Those of you playing along at home may not know this, but the World Athletics Championships are currently taking place in Osaka, Japan. This is the major competition that Olympic athletes compete in when there are no Olympics.
In the United States, this is never televised. But here, where they televise sheep dog trials and air racing and darts, athletics is receiving pretty extensive coverage. It's refreshing. Arguably, people of the United States are a bit silly in that they suddenly care about the Olympics and forget all about these sports in the space between.
Also refreshing is the British attitude toward the sports. If you watch Olympics coverage in the United States, the general attitude is that there's not much point in watching unless an American is going to win (or, it's figure skating/gymnastics). It's similar to Eric's response to may taking part in various organized runs: "Did you win? No? Then what's the point?"
If such an attitude were held in Britain, of course, Olympics and World Athletics coverage would consist of "Allo, Allo" repeats. No -- here, they tend to go on about personal bests and how an athlete has improved over their past performances. All of which sounds like a load of rubbish until you see Jessica Ennis absolutely delighted with a fourth-place finish. And then you think: "Hey, good for her! She's a normal person."
I can't imagine there are too many people in their right mind* who attend the Twin Cities marathon thinking: "I'm going to win this thing." Most people are happy to simply take part or improve upon their own performances. For example, when I run in the Cardiff Half Marathon in a month, I'll be happy to equal or better my performance in the Fargo Half Marathon. Actually, I may not even do that well. I won't care, though, because I'll be more focused on the fact that Elisa, Donal and Isobel will be in town and I get to go to the pub with them afterward.
Anyway, there's something to be said for this mindset of personal bests. Britain's goal for the entire World Athletic Championships is to walk away with three medals -- colour is irrelevant.
Sometimes you need to judge athletic performance on something more than whether you win or lose. I found myself thinking about this today whilst watching France comfortably destroy Wales in rugby.
Those of you playing along at home will probably be equally unaware that the Rugby World Cup is less than two weeks away. In this rugby-intense country, though, they've been thinking about it since... well, since the last World Cup.
It may surprise you to learn that the United States has a rugby team, and that it has qualified for every World Cup, including this one. As a matter of fact, the United States has held the Olympic gold medal in rugby since 1924 (although, that has more to do with the fact that rugby hasn't been in the Olympics since 1924**). But they're unlikely to make much of an impression this time around.
All the teams with a realistic shot at the cup have rosters of entirely professional players. That's not so much the case for the Yanks. In terms of players in top-level teams, the United States has really only got Mike MacDonald, who plays for Leeds Carnegie, and Paul Emerick who plays for Newport Gwent -- my nickname for him is "Viking."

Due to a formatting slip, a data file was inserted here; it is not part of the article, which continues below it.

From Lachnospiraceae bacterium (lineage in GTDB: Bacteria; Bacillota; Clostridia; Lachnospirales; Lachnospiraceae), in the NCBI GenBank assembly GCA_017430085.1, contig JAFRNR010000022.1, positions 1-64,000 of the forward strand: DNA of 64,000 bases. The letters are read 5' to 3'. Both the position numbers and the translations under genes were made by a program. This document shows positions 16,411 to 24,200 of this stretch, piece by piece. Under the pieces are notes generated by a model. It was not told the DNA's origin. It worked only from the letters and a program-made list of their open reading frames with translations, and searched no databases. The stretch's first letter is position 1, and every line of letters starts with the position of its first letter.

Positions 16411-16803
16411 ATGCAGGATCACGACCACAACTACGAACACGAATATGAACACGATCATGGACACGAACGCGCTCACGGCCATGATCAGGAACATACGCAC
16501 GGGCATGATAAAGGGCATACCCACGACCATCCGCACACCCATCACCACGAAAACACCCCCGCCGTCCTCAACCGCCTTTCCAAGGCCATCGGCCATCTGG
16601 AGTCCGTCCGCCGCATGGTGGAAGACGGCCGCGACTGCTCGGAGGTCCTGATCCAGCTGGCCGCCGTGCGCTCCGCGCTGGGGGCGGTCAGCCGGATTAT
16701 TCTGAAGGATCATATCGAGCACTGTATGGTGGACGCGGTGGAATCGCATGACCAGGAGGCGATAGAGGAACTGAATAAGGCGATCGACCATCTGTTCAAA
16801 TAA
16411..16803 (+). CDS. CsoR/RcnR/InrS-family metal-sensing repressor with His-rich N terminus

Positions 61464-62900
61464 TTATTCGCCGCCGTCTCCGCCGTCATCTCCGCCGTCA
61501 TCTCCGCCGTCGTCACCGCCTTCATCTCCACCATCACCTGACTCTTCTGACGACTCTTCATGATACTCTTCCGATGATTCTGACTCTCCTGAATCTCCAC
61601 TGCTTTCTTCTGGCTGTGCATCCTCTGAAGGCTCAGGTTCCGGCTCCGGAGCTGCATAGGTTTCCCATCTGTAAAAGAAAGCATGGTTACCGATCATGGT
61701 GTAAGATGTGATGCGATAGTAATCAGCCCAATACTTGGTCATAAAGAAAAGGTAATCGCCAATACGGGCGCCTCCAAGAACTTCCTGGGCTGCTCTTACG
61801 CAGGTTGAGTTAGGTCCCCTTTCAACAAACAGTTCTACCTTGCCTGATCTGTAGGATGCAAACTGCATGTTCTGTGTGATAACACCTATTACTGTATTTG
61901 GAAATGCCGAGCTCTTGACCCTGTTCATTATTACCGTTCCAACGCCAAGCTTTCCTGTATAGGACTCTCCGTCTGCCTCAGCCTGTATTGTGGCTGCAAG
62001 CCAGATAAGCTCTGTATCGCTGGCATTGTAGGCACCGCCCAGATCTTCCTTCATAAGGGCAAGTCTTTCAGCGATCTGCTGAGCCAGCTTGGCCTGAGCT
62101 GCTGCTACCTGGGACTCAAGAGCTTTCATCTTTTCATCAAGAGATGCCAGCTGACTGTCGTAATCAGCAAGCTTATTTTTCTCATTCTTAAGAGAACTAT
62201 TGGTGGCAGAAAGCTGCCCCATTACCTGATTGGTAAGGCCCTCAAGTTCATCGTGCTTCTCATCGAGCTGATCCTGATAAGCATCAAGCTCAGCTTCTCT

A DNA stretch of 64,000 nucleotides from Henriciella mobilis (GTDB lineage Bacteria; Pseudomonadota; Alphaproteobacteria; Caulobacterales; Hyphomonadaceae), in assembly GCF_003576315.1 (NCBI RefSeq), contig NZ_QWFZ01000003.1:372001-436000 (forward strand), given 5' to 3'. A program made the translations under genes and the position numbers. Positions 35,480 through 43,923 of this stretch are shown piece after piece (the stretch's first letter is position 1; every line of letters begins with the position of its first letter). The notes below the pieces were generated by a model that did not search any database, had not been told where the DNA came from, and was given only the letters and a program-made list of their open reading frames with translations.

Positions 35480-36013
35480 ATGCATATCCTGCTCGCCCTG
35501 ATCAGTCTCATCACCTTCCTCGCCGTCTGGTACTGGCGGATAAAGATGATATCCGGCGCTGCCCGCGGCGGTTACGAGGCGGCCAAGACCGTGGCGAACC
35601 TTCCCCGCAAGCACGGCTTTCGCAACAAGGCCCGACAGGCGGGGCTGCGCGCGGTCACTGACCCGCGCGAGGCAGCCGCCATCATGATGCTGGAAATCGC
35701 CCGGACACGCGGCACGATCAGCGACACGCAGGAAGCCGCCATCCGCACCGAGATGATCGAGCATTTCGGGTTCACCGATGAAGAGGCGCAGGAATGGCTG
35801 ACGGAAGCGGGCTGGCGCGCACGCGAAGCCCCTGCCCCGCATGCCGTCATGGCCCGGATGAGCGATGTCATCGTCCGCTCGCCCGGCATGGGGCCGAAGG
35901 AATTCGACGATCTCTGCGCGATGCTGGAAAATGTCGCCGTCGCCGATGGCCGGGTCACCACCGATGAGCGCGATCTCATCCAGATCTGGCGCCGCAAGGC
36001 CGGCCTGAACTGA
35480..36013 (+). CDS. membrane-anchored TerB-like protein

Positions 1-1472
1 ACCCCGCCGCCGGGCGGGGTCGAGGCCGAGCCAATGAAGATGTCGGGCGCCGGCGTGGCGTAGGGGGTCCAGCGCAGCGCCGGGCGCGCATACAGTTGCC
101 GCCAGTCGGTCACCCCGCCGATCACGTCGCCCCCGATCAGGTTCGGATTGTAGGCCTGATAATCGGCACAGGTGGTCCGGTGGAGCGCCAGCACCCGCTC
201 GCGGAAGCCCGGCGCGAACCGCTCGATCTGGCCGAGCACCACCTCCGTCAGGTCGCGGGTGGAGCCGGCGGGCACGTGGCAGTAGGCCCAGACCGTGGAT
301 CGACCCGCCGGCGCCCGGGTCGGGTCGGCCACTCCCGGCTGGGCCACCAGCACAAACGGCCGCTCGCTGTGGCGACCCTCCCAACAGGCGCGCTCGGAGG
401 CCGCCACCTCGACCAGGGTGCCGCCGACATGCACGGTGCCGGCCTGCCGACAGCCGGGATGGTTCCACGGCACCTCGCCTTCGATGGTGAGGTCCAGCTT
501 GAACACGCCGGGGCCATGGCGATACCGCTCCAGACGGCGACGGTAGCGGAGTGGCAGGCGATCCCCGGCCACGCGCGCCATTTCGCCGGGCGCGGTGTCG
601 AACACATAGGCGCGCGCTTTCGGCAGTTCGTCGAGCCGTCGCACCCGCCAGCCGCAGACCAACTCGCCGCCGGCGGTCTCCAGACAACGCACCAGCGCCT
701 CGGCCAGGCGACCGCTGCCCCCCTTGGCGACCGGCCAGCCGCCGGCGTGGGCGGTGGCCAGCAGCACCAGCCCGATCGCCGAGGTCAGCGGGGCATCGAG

To make things worse, the United States is the lowest-ranked in its pool of South Africa, England (to whom the United States suffered the biggest defeat in its history -- 106-8), Samoa and Tonga. In short, we're going to get killed.
So, obviously the United States needs to approach the competition from a different mindset. They need to set a few realistic targets and if those are achieved, they can walk away claiming to have had a "successful World Cup." Winning a match would qualify as a successful World Cup campaign in my eyes; scoring a try against England or South Africa would qualify as an extremely successful World Cup campaign.
I've decided that Wales needs to approach the World Cup with the same mindset. The fact that they have only beat one proper team in the last year is indicative of a team that's not going very far in World Cup. I have already accepted this, I am emotionally prepared for the possibility of Wales losing to Japan; their failure won't affect my enjoyment of the World Cup. But I am trying to think what could realistically be considered a successful World Cup for this team.
Wales is a team that won Six Nations with a grand slam a few years back. With most of the players that accomplished that feat still on the roster, this should be a team with a real chance. For whatever reason, that's wholly unrealistic. So, what good can they get from this World Cup? What challenges can they set that are both legitimate yet achievable challenges?
*There are a surprising number of people participating in marathons, though, who are not in their right mind.
**The story of the 1924 Olympics is one of my favourites. The United States played France in the final. At the time, the rules of rugby weren't exactly set in stone and a game's time would fluctuate depending on the mood of the teams. The Americans asked for a 90-minute match because they suspected they were more fit, and the French agreed because they were the 20-to-1 favourites to win and they wanted to put on a good show for the Paris crowd. The Americans then proceeded to beat the living hell out of the French, scoring five tries, and breaking the arm of a French winger. The French crowd were in an uproar by the end of it and somehow one of the French reserves was knocked unconscious by a walking stick amid the ruckus. When the U.S. national anthem was played, it was booed vociferously by the 30,000-strong French crowd.
I think we may actually be better
7 hours ago